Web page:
In operation, following delivery to a particular target site, RF ablating fluid will be provided to the ports 56 and 84 from the fluid source 14 (FIG. 1). The fluid will exit the distal ends of the first tube 52 and the third tube 82, respectively, and begin to form boluses of fluid along or within the tissue at the target site. Application of a suction at the vacuum aperture 78, via the suction port 74, will cause the tissue surrounding the distal end of the second tube 70 to be collapsed or pulled into a substantially fluid tight relationship with the second tube 70, thereby preventing migration of the fluid, in particular via a capillary effect, along the second tube 70 between the distal ends of the first and third tubes 52, 82. RF ablating power can be applied and an ablation procedure can be carried out. By the application of suction to the tissue and the prevention of the flow of fluid along the second tube 70, shorting of the current between the electrodes 66 and 92 can be avoided.
As is well known, when an electro-surgical tool is used, or for that matter, any electrical device, a complete circuit for current flow must be provided. Thus, when a monopolar surgical instrument such as a bovie knife is used, a ground pad connected to the RF current generator is placed under the patient to provide a complete electrical circuit from the generator, to the knife, through the patient to the ground pad, and back to the generator. With the present invention, no ground pad is needed. The current flows from the current source 12 (
Although the present invention has been described with reference to preferred embodiments, workers skilled in the art will recognize that changes may be made in form and detail without departing from the spirit and scope of the invention.
|Cited Patent||Filing date||Publication date||Applicant||Title|
|US5403311||Mar 29, 1993||Apr 4, 1995||Boston Scientific Corporation||Electro-coagulation and ablation and other electrotherapeutic treatments of body tissue|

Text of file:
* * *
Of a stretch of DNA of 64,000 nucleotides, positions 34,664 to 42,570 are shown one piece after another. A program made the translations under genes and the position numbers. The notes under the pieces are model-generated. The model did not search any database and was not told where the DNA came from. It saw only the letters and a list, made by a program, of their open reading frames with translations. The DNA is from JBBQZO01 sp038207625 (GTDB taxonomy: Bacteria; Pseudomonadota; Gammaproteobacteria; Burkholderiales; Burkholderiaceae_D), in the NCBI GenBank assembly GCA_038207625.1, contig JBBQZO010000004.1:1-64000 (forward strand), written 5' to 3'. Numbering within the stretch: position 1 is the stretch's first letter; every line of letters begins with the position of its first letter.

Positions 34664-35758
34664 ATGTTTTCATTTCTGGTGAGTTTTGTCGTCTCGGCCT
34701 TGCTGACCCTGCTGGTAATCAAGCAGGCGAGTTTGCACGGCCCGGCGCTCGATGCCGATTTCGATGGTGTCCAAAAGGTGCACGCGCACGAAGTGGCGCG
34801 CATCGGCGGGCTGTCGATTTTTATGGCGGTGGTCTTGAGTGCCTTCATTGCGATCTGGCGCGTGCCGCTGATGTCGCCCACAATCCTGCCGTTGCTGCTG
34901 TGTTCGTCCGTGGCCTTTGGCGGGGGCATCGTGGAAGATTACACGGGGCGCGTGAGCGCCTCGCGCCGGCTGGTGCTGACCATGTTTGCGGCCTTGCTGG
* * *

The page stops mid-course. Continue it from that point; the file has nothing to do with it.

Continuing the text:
|US5431649||Aug 27, 1993||Jul 11, 1995||Medtronic, Inc.||Method and apparatus for R-F ablation|
|US5433708||Jun 7, 1993||Jul 18, 1995||Innerdyne, Inc.||Method and device for thermal ablation having improved heat transfer|
|US5458597||Nov 8, 1993||Oct 17, 1995||Zomed International||Device for treating cancer and non-malignant tumors and methods|
|US5536267||Aug 12, 1994||Jul 16, 1996||Zomed International||Multiple electrode ablation apparatus|
|US5542928||Jun 27, 1994||Aug 6, 1996||Innerdyne, Inc.||Method and device for thermal ablation having improved heat transfer|
|US5584872||Mar 11, 1994||Dec 17, 1996||Scimed Life Systems, Inc.||Electrophysiology energy treatment devices and methods of use|
|US5609151||Sep 8, 1994||Mar 11, 1997||Medtronic, Inc.||Method for R-F ablation|
|US5653692||Sep 7, 1995||Aug 5, 1997||Innerdyne Medical, Inc.||Method and system for direct heating of fluid solution in a hollow body organ|
|US5683384||Aug 15, 1995||Nov 4, 1997||Zomed||Multiple antenna ablation apparatus|
|US5697281||Jun 7, 1995||Dec 16, 1997||Arthrocare Corporation||System and method for electrosurgical cutting and ablation|
|US5697536||Nov 18, 1996||Dec 16, 1997||Arthrocare Corporation||System and method for electrosurgical cutting and ablation|
|US5697909||May 10, 1994||Dec 16, 1997||Arthrocare Corporation||Methods and apparatus for surgical cutting|
|US5725524||Jan 3, 1996||Mar 10, 1998||Medtronic, Inc.||Apparatus for R-F ablation|
|US5800482||Mar 6, 1996||Sep 1, 1998||Cardiac Pathways Corporation||Apparatus and method for linear lesion ablation|
|US5807395||Apr 22, 1997||Sep 15, 1998||Medtronic, Inc.||Method and apparatus for RF ablation and hyperthermia|
|US5876398||Dec 19, 1995||Mar 2, 1999||Medtronic, Inc.||Method and apparatus for R-F ablation|
|US5888198||Dec 5, 1996||Mar 30, 1999||Arthrocare Corporation||Electrosurgical system for resection and ablation of tissue in electrically conductive fluids|
|US5891095||Dec 5, 1996||Apr 6, 1999||Arthrocare Corporation||Electrosurgical treatment of tissue in electrically conductive fluid|
|US5897553||Nov 2, 1995||Apr 27, 1999||Medtronic, Inc.||Ball point fluid-assisted electrocautery device|
|US5902328||Nov 14, 1996||May 11, 1999||Scimed Life Systems, Inc.||Electrophysiology energy treatment device and method of use|
|US5906613||Dec 3, 1997||May 25, 1999||Medtronic, Inc.||Method for R-F ablation|
|US5913854||Feb 4, 1997||Jun 22, 1999||Medtronic, Inc.||Fluid cooled ablation catheter and method for making|
|US5971983 *||May 9, 1997||Oct 26, 1999||The Regents Of The University Of California||Tissue ablation device and method of use|
|US6071280||Feb 14, 1997||Jun 6, 2000||Rita Medical Systems, Inc.||Multiple electrode ablation apparatus|
|US6706039 *||May 25, 2001||Mar 16, 2004||Medtronic, Inc.||Method and apparatus for creating a bi-polar virtual electrode used for the ablation of tissue|